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The weird thing is, I'm part of the problem. If I see a site with a big Times New Roman H1 tag, my first thought isn't how easy to read it is... instead, I think, "must be that guy's first attempt at web design..." And when I see a red background with some big, bold images and a tiny row of yellow type in the middle, I think, "they hired a design pro for this job".
Do our brains interpret small type in funky fonts and colors as "high design content" just because simple HTML pages don't normally incorporate that look? It seems like the less usable the page is, the "better" the design looks. If I'm working on a design, the left side of my brain is telling me to use simple, readable, user-resizable text while the right side is whispering, "ugly! ugly!"...
you're really not cool enough to view this site
Pat_S, I never thought of it that way before. I think the observation is right on the money. In the same way that many web designers ignore WebTV browsers and figure that segment is too small or too uncool, the stylish designers who use extra-small type just write off users with inappropriate monitor setups (or less-than-perfect vision) as not worth worrying about.
I generally never see important content by pro designers done in tiny type, but I often see design elements done in tiny type.
Typography and the use of tinytype can be an incredible design element.
I think that there is a misconception that if it is text, it is there to be read, this is not necessarily the case. We need to take in a page as a whole by using a designers visual cues, and assume that he is familiar enough to the content to be able to tell us what is to be focused on and what is ambient. Style and ambience are, like it or not, a very important part of modern web design. Most artistic designers realize that pages are skimmed and not read, so if they make their text too small, it is done with a purpose. The effect being that particular section is skimmed over, or that particular section is agressively keyed in on by the user. 12 point times new roman just isn't exciting to most and as was said earlier, I usually veiw it as a first go at web design. The negative conotations of overly readable text are damaging to my demographic. Mid to late twenties, and want to spend money on what I find to be cool. If I see a page laid out for 5 year olds or for 60 year olds, I am generally thinking that my demo is being avoided and am less likely to drop money on their product. Image is everything. Targeted demographics are the words of the day. Small type can be effective.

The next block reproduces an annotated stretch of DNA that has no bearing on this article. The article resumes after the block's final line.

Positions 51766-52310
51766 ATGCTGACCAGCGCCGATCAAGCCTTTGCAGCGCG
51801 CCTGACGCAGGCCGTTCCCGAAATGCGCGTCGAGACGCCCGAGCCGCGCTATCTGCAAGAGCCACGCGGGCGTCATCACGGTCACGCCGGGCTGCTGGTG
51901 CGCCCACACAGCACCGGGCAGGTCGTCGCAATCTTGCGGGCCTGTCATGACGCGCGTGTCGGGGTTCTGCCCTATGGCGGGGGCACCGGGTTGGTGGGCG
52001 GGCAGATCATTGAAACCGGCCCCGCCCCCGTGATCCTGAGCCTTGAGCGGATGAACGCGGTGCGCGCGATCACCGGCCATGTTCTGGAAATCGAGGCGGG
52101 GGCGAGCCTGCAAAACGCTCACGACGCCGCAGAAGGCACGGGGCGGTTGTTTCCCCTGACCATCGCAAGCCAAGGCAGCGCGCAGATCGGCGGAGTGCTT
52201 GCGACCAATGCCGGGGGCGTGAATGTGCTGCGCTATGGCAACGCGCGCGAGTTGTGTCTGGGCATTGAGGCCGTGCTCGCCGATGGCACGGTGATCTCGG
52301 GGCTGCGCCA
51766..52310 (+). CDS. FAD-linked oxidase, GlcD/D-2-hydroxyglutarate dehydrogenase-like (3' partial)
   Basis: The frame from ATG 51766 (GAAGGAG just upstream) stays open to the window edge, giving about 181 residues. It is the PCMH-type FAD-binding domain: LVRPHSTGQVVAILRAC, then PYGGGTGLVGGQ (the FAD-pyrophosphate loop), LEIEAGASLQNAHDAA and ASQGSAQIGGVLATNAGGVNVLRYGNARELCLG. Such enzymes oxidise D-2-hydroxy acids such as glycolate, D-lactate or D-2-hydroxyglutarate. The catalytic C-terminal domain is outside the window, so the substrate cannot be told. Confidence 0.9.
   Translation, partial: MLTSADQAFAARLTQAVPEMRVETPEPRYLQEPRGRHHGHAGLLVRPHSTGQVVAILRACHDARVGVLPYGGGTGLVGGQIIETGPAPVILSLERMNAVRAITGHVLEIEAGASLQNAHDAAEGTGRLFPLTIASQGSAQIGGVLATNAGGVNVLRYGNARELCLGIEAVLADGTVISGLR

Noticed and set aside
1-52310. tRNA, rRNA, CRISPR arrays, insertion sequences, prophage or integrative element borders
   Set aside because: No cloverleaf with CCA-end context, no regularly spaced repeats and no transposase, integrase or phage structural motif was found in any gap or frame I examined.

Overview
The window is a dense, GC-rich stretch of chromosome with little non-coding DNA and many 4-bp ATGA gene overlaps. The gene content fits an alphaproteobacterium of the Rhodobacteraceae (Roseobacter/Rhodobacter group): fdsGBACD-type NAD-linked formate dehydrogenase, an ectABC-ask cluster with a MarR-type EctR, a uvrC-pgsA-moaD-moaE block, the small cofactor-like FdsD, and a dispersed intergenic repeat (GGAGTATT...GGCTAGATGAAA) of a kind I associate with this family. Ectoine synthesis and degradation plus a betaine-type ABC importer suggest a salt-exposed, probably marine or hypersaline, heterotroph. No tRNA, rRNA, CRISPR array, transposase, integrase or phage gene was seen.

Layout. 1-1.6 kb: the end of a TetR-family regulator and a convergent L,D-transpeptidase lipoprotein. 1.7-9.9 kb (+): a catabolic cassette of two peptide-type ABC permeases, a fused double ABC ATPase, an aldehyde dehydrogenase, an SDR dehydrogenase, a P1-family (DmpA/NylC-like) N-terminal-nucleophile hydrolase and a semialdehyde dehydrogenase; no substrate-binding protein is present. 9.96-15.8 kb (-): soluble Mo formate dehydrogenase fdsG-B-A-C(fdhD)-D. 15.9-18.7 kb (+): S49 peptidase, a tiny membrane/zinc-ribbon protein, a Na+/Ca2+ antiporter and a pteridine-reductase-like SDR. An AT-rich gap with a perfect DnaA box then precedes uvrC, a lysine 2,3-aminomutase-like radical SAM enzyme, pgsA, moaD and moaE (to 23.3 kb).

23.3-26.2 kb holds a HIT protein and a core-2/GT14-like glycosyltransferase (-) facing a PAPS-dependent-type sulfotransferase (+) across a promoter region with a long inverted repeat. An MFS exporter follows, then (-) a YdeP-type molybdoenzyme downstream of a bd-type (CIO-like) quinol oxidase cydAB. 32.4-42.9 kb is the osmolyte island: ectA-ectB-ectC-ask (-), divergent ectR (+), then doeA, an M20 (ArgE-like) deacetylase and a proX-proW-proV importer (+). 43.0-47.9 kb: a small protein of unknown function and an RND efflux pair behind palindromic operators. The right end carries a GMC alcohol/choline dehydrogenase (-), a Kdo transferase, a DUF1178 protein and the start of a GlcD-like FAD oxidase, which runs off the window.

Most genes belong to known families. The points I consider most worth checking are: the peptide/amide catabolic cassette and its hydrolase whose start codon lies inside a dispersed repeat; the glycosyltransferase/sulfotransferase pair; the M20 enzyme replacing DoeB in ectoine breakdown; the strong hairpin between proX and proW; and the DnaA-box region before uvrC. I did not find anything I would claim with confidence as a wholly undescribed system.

As for only hobby sites (hip small sites) having small fonts. I found ESPN's site to have some redicuously small fonts in some cases when viewed on browsers that weren't IE on Windows. I believe they have improved things slightly.
>>usability is sitting on a comfy sofa in your living room...top class usability is sitting on a comfy sofa that is ergonomically designed to ensure that it doesn't cause back problems...are you really suggesting that no furniture designer is capable of making such an object look good?
Not at all. Strictly useable is bare bones i.e. orange crate functionality. I believe the goal is making it both useful and attractive. If small fonts get in the way, and are used only because of the "cool quotient", you've just shot yourself in the foot as a designer. But there are as many interpretations of "useful-meets-cool" as there are designers.
Because this is a graphics forum, I feel inclined to go more into the style aspect of this - as the usability aspect is a given. I don't believe the majority of people in this forum forego one for another. Most WebmasterWorld members seem to be professionals and understand the two elements go hand-in-hand.
Again, it's all quite personal. That leaves a million-and-one ways to skin the proverbial cat.
No excuse for compromising useability, but probably the same reason most of you wouldn't touch H1 tags throughout the years despite the potential SE gains. I think if (or when) the time comes that larger fonts hava a smoother appearance, it won't be so hip to force people to pull out a magnifying glass.
They don't. Bad designers who *think* they're good designers use ulta-tiny fonts.
Usable/Usability wrt software/web means that it offers effectiveness, efficiency, and satisfaction in meeting a user's requirements.
eg "the orange-crate sofa offers very poor usability: it is uncomfortable, the wrong height and lacks back support"
It is a surprisingly common mistake to assume that usability means utilitarian. This is absolutely not the case.
Don Norman's Design of Everyday Things is a great book to read if you want to know more about this fascinating field.